March 2018

Enjoy reading about the Clubs in your District. We welcome all comments and suggestions and will endeavour to incorporate them in future editions.  Publication date will be the third Thursday of the month and all submissions are to be received by the preceding Thursday.
Email submissions to "The Editor" DG's Newsletter submissions should not be relating to advertising an event (use The Herald) but stories of Rotary In Action

Welcome To All Members Who Have Joined This Month

The following members have joined or rejoined our District this Rotary year from 13th February to March XX. If names are missing please ask your Secretary to enter them or email Robin LeGallez for assistance.
Noelene Axford Norwood
Sujoy Banerjee Campbelltown
Graham Coventry Renmark
Heather Earle Glenelg
Paul Freebairn Victor Harbor
John Lutz Goolwa
Anthony McWhinney Goolwa
Karen Newman Noarlunga
John Peacham Unley
Shane Ryan Robinvale - Euston
Neville Wilkinson Holdfast Bay

March is Water & Sanitation Month


Please ensure all member updates are made through ClubRunner only!!!!


Here's a puzzle for you

Send your solution to the Editors to claim your prize!
Prizes include District bragging rights and the knowledge that you are smarter than the average Rotarian.
Solution will be published next month.
The answer to last months puzzle was controversial with some various offerings. Ireland & Northern Ireland are countries within and island but the answer i was looking for was "Ireland contains three vowels but the others only contain two.
First correct answer came from Chris Dawson
RC of St Peters. Well done Chris.

DG's Report

District Governors Report March 2018.
On 22 February PDG David Alexander came to Adelaide to present to Districts 9520 and 9500 the District International Services Chairs (DISC) guidelines to establish a District Resource Network (DRN). The initiative is aimed at encouraging clubs to work together on larger projects for Global Grants. This will enable the DISC, Rotary Australia World Community Service (RAWCS) and the Rotary Foundation Committee to have a good understanding of each other's role and to work with clubs for bigger International Projects using Global Grants. District Foundation Chair, Jerry Casburn will report on our Global Grants projects in this edition of the District Governors newsletter.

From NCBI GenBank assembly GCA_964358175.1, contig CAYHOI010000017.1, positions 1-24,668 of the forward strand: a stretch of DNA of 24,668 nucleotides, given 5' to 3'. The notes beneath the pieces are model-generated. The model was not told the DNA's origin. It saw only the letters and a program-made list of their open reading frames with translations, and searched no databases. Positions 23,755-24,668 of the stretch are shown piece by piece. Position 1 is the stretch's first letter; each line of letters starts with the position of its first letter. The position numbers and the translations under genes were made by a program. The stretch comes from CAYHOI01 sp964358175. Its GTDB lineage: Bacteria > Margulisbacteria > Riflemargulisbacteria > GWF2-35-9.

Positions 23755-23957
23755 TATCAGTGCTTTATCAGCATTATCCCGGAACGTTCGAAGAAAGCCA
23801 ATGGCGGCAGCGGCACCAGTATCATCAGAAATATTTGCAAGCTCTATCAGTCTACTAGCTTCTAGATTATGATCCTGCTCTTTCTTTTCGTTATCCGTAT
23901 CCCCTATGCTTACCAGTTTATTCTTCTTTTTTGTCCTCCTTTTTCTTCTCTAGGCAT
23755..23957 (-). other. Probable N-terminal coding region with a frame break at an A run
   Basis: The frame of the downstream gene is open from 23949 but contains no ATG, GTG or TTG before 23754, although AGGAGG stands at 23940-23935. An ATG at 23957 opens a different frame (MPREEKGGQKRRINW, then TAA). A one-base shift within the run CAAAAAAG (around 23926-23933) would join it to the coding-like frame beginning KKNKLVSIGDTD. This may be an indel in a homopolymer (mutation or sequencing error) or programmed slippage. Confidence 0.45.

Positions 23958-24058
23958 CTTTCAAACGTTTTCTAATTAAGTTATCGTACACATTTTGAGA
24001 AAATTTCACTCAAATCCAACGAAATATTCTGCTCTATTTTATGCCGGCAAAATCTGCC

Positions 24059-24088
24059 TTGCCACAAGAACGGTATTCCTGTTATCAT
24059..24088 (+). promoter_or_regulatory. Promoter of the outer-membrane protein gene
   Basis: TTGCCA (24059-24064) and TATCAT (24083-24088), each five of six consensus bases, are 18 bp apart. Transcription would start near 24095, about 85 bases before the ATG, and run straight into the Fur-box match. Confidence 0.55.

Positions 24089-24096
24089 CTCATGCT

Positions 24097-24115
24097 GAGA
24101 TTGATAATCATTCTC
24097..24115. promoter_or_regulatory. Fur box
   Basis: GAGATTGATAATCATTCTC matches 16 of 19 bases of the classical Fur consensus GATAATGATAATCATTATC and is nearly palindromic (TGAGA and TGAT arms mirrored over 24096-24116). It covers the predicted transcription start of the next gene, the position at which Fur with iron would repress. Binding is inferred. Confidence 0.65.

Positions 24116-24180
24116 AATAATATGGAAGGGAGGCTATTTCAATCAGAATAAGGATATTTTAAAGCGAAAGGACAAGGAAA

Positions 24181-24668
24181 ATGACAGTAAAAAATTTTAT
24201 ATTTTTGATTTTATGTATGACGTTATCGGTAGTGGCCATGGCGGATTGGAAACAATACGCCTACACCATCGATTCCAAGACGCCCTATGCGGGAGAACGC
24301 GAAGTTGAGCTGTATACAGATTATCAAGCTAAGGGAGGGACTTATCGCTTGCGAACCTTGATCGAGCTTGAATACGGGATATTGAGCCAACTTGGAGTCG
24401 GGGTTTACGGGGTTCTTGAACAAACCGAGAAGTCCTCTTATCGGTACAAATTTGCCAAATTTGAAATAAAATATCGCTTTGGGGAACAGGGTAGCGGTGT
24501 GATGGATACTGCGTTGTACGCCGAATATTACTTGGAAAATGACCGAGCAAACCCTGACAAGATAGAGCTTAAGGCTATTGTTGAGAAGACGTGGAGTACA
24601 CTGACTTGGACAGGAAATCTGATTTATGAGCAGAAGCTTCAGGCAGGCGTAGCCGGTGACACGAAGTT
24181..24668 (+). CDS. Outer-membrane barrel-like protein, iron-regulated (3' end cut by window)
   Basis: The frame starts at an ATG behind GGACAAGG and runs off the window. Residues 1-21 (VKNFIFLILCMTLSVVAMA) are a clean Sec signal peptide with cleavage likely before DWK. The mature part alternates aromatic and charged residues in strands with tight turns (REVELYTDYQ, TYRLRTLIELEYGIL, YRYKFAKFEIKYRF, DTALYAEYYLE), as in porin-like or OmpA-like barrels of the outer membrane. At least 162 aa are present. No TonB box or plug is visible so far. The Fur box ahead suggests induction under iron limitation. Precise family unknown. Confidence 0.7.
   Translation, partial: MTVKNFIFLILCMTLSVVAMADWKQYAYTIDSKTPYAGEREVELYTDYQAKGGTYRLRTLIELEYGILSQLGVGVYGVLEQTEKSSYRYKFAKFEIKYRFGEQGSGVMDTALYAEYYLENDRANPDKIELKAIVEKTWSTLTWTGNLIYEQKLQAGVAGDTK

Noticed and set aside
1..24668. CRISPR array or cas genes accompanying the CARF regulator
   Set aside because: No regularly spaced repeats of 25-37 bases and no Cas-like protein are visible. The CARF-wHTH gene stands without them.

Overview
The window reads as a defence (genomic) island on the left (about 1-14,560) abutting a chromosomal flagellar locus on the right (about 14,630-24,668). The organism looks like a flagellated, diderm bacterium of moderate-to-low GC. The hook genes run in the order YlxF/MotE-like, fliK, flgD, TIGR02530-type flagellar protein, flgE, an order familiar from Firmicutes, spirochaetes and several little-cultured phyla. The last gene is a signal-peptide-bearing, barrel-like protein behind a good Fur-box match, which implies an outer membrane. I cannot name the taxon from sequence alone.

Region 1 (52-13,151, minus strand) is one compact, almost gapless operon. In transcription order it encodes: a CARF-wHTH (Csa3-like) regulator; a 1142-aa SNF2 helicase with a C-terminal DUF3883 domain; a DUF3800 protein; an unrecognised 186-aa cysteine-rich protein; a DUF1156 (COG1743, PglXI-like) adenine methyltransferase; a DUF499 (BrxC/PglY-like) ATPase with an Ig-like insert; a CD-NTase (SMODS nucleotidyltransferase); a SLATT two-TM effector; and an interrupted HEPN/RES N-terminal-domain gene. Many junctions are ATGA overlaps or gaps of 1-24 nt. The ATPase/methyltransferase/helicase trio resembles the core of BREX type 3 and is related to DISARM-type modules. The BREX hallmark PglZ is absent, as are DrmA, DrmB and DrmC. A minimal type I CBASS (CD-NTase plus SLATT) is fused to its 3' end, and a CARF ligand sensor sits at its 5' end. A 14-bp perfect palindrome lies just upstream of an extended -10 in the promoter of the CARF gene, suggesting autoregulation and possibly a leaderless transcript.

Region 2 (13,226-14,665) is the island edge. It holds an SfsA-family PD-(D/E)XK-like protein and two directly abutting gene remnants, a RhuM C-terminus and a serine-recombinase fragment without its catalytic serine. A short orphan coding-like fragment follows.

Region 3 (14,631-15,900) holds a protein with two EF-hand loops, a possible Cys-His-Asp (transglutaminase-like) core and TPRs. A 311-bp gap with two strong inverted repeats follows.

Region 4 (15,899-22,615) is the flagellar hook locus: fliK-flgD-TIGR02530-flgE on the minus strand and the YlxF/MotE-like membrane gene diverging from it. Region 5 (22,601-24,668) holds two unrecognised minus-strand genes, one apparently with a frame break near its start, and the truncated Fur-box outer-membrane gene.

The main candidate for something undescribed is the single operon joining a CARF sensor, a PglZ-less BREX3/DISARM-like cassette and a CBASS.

The Rotary Club of Onkaparinga celebrated its 40th Anniversary on Saturday 17th
February at the Lobethal Recreation Ground. Marilyn and I together with a large number of past members and Presidents of the Club were in attendance as the club summarised its 40 year service to the community in 10 year blocks. Those associated with the club, past and present, would have been very proud of the of the club’s achievements. Members Garry Milligan and John Hughes were recognised with PHF Sapphires.
On Sunday 25 February the District Leaders Training was held at Flinders Uni. It was the opportunity for DGE Kim Harvey to present to her team the District 9520 future direction under her leadership. The selection of the presenters and quality of the sessions was excellent. Congratulations to the Leadership Development team.
A proposed merger of the Rotary Clubs Noarlunga and Noarlunga East was discussed at a constructive meeting on 27 February. Influenced by the 4 way test “will it build goodwill and better friendships”, the two clubs made the important decision to merge. The charter of Noarlunga (the older club) would be retained and Noarlunga East’s charter will be withdrawn. From 1 July 2018, a new club named Rotary Club of Morphett Vale will begin and will meet weekly.
On Sunday 4 March I went out to sea with other Rotarians on the multi masted sailing ship the ‘One & All’ training ship. The main purpose of the cruise was to expose Rotarians and their friends to the ship and especially to make us aware of the fabulous opportunity that the operators are offering the Rotary Club of Glenelg. In the recent months they have held multi day “sailing experiences” for young trainees, 15‐18 year olds, most sponsored through Rotary Clubs. On board were several trainees who had been part of these sailing experiences. They took many opportunities to speak to us, telling us about their experiences and the particular roles they undertook whilst on board. Future opportunities will be available for day voyages for Rotarians and also for a “sailing experience” for youth that your club might want to support. I can’t overstate the impact that your Club contribution can make in the development of these young people. I had the opportunity to climb the rigging, go out on the forward jib and steer the ship back into port with the help of Rotarian Captain Bill Walsh. A big bonus was the food served was delicious and never ending ‐ all cooked on‐board that day, by the ship’s chef.